Whether you are moving to Ireland to work with the growing tech industry or you are just interested in experiencing a new business culture, this guide will help you prepare for a new work life in the Emerald Isle.

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living

Living

What is it like living in Ireland? Is it expensive to live there or more affordable? Living expenses in Ireland will depend slightly on where you live. As with any country, living in one of Ireland’s cities such as Dublin, Limerick, or Galway will be more expensive. This is mostly due to the cost of housing you will find within cities.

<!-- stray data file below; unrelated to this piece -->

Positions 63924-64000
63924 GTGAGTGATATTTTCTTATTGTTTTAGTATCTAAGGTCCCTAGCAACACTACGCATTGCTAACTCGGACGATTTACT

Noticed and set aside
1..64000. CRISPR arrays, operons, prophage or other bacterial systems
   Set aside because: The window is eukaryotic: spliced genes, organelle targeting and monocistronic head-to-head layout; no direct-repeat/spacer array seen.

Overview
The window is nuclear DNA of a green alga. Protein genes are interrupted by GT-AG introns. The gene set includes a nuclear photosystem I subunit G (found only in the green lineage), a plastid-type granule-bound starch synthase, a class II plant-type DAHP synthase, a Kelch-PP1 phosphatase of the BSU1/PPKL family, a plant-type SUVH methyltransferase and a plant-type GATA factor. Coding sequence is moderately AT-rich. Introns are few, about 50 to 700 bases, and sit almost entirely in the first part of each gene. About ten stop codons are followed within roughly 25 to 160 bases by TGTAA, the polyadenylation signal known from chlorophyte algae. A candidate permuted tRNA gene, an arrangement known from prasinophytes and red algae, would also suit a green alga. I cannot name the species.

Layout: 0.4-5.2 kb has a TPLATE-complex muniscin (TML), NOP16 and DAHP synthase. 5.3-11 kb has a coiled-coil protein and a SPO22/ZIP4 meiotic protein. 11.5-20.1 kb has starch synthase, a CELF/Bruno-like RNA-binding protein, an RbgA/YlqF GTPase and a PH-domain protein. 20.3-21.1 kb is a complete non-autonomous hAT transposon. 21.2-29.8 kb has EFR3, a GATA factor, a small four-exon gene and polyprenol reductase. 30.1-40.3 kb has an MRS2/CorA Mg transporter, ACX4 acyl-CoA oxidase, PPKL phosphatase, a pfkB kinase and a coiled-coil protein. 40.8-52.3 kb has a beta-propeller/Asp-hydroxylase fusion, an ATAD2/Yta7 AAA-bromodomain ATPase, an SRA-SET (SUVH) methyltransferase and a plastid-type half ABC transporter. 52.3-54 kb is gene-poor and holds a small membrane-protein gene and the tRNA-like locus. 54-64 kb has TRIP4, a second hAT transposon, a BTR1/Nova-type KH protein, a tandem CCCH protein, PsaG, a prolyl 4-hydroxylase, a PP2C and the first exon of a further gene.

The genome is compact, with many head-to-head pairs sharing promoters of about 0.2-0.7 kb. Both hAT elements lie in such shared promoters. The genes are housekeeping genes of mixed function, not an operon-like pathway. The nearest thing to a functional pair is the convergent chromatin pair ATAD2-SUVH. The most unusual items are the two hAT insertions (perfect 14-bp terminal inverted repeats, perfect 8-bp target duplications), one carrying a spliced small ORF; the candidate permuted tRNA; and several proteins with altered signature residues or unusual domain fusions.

Ireland is an expensive place to live, but it is not as costly as other European countries such as Sweden or Switzerland. Part of the reason for this expense is due to Ireland’s situation as an island nation: many everyday goods have to be imported, which drives up prices.

Although the high cost of living in cities combined with low salaries are the biggest cons of living in Ireland, there are many pros too. The excellent healthcare and education system for one, but also the amazing natural landscape and the welcoming people.

In addition to breaking down the costs of living in Ireland, we also cover what it takes to drive in Ireland as well as the public transportation options inside and outside the cities.

After you have finished reading each and every section of this guide, you will be a pro about your new home away from home.

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Updated on: August 17, 2020